San Diego

50 Women Settle Lawsuit With Pornhub Over San Diego-Based GirlsDoPorn Content

The owners and operators of, which was based in San Diego, were charged by federal prosecutors with sex trafficking

Photo Illustration by Budrul Chukrut/SOPA Images/LightRocket via Getty Images

A settlement has been reached in the lawsuit filed on behalf of 50 women who sued Pornhub's parent company for hosting videos produced by former San Diego-based website, the owners and operators of which were charged by federal prosecutors with sex trafficking.

Terms of the settlement were not disclosed in a brief court document filed Friday indicating a stipulated dismissal of the case brought by the plaintiffs, identified as Jane Does 1 through 50.

The women alleged that Montreal-based MindGeek owns and operates a multitude of pornographic sites that have hosted videos featuring the women, and maintained its business relationship with GirlsDoPorn even as the site came under scrutiny for allegations of videos made through coercion and fraud.

The suit alleged MindGeek's business partnership with GirlsDoPorn continued through late 2019 and only ended because GirlsDoPorn ceased to exist amid a Department of Justice sex trafficking investigation.

Six people associated with GirlsDoPorn were charged by the local U.S. Attorney's Office. Three have pleaded guilty, with producer and porn actor Ruben Andre Garcia sentenced to 20 years in prison earlier this year.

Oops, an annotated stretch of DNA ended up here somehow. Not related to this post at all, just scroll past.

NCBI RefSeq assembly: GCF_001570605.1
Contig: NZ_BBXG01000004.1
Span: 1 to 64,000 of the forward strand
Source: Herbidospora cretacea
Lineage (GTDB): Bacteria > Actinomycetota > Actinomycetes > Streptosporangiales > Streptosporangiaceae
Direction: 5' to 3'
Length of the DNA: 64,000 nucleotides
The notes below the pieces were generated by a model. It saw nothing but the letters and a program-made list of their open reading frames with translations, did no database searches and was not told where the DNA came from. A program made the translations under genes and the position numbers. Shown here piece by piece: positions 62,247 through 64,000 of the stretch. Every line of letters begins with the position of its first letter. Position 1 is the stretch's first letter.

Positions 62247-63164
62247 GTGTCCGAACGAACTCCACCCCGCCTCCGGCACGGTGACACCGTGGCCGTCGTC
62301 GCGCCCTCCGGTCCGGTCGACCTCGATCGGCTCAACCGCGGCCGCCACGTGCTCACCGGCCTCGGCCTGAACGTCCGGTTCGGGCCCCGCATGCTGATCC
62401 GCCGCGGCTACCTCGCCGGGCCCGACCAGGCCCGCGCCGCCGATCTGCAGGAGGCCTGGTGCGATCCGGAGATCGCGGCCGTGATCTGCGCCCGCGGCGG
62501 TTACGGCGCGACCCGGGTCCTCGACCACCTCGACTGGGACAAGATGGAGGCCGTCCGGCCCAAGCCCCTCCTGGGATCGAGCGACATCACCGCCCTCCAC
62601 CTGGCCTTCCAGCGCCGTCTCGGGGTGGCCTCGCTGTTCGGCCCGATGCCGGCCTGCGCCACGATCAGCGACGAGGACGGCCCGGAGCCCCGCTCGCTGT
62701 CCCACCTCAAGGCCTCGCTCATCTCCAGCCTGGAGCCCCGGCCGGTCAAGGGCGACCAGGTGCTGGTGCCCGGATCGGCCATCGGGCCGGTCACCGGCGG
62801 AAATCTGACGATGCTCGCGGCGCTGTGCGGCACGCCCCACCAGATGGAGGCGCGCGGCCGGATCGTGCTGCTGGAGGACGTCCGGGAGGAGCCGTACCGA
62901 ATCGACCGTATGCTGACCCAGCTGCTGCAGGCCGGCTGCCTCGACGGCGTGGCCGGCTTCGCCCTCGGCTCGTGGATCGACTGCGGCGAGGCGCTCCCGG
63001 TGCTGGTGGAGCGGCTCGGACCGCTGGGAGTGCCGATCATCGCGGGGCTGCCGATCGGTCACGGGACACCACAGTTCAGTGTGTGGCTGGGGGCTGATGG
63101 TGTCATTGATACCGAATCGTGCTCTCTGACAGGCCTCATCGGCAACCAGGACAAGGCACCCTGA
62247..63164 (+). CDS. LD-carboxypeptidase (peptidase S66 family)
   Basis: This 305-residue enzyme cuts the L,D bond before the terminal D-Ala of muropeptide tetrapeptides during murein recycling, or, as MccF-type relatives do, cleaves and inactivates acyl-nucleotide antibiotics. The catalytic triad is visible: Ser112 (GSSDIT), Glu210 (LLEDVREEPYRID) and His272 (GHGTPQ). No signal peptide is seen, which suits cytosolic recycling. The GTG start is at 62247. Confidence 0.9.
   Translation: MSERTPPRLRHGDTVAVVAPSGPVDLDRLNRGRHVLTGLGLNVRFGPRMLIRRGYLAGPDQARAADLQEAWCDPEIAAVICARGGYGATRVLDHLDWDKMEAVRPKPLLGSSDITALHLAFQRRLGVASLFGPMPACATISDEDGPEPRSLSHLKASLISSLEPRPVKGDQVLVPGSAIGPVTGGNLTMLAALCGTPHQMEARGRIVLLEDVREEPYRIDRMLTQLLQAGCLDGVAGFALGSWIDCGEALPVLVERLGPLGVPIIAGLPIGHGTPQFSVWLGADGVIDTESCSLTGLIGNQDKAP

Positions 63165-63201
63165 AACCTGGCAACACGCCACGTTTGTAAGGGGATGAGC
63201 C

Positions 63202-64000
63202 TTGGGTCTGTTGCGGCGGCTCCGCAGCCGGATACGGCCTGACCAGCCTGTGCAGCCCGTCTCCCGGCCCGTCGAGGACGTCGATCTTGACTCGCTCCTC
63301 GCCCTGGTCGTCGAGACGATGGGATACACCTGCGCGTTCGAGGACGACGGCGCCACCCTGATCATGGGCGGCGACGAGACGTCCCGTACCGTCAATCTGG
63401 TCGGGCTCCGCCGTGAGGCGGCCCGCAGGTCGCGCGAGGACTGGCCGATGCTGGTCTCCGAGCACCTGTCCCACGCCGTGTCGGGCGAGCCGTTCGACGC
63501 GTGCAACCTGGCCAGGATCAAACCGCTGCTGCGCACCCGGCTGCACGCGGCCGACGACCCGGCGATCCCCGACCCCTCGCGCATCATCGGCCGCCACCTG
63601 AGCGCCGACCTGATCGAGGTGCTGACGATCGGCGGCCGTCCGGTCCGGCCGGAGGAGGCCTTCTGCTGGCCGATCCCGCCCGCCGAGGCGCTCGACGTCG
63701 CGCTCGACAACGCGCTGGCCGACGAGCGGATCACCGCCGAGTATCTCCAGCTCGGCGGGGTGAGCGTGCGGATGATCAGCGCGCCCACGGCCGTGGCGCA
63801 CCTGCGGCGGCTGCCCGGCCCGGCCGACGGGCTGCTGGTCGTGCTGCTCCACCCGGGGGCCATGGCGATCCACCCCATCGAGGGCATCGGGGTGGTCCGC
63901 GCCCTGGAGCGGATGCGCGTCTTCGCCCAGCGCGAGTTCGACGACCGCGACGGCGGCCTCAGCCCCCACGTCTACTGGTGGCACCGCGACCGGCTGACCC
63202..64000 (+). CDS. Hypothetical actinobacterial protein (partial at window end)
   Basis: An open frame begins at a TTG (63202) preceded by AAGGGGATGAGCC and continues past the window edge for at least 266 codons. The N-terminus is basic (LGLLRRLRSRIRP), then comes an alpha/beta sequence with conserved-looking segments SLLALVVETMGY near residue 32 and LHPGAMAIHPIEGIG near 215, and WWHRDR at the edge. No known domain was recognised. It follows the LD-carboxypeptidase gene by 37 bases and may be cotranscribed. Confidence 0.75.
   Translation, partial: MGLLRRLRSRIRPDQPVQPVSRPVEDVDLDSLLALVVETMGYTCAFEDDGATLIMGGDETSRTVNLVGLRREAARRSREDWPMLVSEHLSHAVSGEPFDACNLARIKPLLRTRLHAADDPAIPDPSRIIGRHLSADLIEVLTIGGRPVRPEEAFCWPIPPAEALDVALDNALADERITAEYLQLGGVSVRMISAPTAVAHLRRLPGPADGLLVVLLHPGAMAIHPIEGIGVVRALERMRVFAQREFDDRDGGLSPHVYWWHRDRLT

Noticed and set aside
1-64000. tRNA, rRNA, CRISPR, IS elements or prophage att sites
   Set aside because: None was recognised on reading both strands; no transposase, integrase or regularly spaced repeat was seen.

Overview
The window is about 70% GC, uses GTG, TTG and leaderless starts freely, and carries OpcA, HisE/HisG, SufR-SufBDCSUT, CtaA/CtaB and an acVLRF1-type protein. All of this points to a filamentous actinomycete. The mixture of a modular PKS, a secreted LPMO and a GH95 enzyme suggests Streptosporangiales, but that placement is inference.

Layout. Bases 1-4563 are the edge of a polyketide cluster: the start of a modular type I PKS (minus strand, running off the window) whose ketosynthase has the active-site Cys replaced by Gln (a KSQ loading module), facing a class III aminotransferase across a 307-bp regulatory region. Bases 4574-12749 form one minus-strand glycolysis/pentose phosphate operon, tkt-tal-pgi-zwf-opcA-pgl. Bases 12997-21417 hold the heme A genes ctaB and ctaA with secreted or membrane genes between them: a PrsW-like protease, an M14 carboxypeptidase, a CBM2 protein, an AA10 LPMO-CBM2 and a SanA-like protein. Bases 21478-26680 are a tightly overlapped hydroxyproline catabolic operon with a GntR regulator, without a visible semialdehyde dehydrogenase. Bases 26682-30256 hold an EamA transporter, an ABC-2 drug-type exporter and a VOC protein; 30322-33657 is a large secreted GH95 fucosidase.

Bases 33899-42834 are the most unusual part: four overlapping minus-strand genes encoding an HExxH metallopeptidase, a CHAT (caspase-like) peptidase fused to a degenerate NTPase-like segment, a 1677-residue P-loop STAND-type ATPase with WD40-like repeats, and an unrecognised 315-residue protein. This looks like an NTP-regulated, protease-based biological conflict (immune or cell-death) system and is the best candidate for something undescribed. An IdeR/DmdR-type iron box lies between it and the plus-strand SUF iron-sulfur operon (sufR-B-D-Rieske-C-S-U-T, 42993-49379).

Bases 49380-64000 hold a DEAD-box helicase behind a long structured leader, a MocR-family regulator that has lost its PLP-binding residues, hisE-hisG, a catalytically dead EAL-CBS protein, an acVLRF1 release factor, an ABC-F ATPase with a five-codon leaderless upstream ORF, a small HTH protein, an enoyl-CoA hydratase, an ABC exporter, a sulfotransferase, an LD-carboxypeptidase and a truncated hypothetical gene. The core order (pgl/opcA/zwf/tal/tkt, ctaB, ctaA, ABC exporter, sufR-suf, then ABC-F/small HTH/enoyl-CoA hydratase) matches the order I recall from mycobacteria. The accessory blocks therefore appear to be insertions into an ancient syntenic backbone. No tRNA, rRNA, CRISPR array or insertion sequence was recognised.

The website's owner, Michael James Pratt, remains a fugitive, and federal authorities recently raised a reward for information leading to his capture to $50,000.

The site's owners were also sued in San Diego Superior Court by 22 women, who were awarded nearly $13 million by San Diego Superior Court Judge Kevin Enright.

The women alleged they were coerced to film pornographic videos or led to believe their videos would only be distributed to private owners, rather than proliferated online on GirlsDoPorn's subscription website, as well as numerous free sites, many of which are owned by MindGeek.

Several of the women alleged they were lured to San Diego with online advertisements that made no mention of nudity or pornography, much less the GirlsDoPorn business name.

Enright ruled the defendants pressured the women to sign documents replete with "broad, vague releases couched in disorganized, complicated legalese," which obscured the victims' concerns over potential online dissemination.

Other women hired as "reference models" allegedly spoke to uneasy victims over the phone and claimed they had been featured in prior videos without issue, falsely assuring victims that their videos would not end up on the internet.

Once the women discovered their videos were posted online, the website owners ignored requests to take the videos down and cut contact with the women altogether, Enright ruled. The women also alleged GirlsDoPorn's owners shared links to their videos with people within the victims' social circles in order to drive up website traffic.

Copyright CNS - City News Service
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